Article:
One example of the SP leadership’s thinking is summed up in Michael Harrington’s assessment in the early 1960s that “the United States is an almost-imperialism.” This meant that the government was subject to pressure through the Democratic Party that would, as the authors summarize, “gradually [reform] away negative aspects of the domestic oppression and global injustice.”
However, just as the Freedom Budget was rolled out, the war on Vietnam escalated. In the end Harrington’s halfway imperialism was made whole, and the debate inside the movements shifted. Now it was a “guns or butter” debate with the inside strategists, such as Rustin and Harrington insisting the government could do both. That is, US imperial war could continue along side a domestic economic justice program. In effect they were giving cover to US imperialism.
It was a doomed strategy from the beginning. The liberal wing of the ruling class was not about to jeopardize its position in the world by tying itself to a program of economic justice or even full racial justice. While they were willing to end Jim Crow—a perception problem for the US internationally—Democrats were not about to restructure the federal budget to undo defacto segregation or legislate more than a token jobs program to overcome poverty. Thus, the “coalition of the bottom and top,” as Student Nonviolent Coordinating Committee (SNCC) leader Bob Moses characterized the alliance of socialists, communists, independent radicals, revolutionary Jesus followers, and liberal Democrats and Republicans, collapsed as the priority of profits before people shaped real politic.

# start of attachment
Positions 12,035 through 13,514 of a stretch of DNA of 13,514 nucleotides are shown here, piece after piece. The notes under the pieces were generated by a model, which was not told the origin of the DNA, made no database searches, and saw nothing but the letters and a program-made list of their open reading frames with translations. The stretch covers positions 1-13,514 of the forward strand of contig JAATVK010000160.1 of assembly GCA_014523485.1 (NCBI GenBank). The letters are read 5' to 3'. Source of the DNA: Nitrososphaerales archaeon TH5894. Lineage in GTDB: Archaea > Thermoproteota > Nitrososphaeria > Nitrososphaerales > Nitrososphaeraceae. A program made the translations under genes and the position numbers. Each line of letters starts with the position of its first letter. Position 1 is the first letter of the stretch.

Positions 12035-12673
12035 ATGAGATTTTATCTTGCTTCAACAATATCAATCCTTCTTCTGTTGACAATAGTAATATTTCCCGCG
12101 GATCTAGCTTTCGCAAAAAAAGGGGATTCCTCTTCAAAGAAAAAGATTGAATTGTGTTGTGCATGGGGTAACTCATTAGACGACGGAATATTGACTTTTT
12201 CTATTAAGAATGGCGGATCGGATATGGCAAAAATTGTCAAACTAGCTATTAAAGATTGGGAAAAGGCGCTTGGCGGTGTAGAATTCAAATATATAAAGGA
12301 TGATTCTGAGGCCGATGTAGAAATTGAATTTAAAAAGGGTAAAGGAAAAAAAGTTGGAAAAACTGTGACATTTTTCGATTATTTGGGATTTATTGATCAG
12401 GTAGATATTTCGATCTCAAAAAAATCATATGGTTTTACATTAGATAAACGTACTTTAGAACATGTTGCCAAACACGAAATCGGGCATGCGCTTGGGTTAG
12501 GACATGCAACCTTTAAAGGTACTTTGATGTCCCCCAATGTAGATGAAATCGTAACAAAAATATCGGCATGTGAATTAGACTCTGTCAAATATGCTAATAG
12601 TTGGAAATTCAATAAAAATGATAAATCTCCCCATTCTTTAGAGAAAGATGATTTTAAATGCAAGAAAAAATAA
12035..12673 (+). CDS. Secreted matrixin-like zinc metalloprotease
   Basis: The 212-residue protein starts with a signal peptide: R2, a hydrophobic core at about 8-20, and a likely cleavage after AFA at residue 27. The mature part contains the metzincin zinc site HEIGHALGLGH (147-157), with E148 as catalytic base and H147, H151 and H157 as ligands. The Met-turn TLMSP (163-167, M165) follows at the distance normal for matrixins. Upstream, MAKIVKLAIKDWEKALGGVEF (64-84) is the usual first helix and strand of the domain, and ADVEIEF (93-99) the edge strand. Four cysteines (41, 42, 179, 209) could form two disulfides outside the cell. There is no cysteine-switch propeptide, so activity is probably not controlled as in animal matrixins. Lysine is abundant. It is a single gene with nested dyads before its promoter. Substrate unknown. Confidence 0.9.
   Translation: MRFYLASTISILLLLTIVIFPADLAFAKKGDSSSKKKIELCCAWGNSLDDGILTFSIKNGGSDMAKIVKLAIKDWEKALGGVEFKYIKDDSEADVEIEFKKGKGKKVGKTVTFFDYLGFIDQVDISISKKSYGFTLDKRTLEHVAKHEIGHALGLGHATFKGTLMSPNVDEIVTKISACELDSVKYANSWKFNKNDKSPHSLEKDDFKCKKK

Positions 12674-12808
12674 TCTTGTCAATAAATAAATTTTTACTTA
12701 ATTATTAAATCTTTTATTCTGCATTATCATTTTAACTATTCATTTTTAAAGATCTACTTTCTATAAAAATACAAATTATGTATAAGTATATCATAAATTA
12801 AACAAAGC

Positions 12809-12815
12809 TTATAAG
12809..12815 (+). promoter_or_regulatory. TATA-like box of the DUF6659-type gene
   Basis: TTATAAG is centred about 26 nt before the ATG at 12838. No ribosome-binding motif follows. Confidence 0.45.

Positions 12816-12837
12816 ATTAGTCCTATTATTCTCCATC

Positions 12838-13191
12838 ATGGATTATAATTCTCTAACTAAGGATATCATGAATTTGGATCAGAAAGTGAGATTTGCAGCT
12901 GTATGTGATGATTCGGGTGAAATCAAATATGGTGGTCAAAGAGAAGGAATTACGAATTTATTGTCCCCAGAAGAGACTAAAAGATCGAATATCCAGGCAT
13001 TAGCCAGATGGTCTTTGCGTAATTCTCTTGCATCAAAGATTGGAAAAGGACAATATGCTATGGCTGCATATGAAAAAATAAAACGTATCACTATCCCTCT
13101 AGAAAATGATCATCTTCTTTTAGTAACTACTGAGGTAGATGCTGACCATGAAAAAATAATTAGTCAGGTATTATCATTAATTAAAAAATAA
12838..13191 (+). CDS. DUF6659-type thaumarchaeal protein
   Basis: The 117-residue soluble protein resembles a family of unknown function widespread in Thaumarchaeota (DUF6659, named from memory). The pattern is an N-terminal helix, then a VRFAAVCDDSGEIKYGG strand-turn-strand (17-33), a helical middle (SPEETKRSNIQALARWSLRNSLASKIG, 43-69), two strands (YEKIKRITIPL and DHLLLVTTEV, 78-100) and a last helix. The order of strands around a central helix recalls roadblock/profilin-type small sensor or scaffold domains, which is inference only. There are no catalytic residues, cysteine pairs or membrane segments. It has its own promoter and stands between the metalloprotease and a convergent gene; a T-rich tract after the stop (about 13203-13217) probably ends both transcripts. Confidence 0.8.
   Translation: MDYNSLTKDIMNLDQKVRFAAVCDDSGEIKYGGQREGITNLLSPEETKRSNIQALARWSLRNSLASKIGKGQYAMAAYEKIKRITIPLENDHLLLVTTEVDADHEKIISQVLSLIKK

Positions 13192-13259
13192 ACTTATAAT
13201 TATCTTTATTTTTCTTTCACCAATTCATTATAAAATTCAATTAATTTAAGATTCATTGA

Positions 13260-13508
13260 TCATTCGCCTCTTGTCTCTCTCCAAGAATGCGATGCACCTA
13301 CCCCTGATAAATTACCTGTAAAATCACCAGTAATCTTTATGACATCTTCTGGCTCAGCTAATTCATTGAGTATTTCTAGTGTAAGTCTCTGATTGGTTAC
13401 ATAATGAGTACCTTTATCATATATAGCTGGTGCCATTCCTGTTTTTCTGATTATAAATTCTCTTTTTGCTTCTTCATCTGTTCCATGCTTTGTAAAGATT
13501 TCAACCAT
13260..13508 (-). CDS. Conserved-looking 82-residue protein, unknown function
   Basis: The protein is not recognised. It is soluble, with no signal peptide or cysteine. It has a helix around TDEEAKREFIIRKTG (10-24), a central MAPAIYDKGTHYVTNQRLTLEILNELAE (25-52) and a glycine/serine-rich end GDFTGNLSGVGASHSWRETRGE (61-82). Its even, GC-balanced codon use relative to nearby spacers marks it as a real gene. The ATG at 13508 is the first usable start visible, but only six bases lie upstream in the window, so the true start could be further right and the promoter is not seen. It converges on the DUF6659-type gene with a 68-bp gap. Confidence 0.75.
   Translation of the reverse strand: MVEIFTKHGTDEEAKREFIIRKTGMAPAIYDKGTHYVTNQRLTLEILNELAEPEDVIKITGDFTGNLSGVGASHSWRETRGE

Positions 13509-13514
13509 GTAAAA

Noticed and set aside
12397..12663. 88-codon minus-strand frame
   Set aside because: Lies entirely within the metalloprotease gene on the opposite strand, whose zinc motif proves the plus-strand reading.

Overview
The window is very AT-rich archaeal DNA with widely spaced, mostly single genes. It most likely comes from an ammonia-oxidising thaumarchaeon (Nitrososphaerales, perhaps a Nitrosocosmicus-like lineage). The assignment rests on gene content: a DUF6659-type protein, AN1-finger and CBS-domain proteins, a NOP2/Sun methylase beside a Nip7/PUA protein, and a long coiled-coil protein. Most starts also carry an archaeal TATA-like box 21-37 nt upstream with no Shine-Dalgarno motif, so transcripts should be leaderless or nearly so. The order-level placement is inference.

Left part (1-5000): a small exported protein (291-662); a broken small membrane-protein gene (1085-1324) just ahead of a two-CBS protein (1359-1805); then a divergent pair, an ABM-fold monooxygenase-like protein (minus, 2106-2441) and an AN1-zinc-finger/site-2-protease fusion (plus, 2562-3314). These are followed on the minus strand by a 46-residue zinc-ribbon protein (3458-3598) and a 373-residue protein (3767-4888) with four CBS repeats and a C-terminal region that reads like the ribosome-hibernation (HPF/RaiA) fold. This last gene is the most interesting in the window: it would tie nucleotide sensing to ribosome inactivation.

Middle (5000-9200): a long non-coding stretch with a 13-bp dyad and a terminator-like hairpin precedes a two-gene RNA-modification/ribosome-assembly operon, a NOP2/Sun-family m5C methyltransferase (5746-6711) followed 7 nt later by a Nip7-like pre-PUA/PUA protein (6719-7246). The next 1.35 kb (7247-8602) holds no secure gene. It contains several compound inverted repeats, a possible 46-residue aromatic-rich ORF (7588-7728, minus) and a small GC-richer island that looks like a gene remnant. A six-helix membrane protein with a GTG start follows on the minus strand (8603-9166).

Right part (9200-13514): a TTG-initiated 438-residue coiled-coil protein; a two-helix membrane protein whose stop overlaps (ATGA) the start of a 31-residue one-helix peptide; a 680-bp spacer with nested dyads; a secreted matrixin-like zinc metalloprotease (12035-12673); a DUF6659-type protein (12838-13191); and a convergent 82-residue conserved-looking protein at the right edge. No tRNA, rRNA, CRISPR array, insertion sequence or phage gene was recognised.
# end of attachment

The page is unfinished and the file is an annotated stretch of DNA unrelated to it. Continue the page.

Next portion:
While right-wing SPers were willing to countenance imperialism in the hopes that they could persuade their DP allies to offer them some butter, the left wing of the movement headed in another direction. SNCC evolved into Black Power, and student radicals became the New Left, largely represented by Students for a Democratic Society (SDS). But that is another story.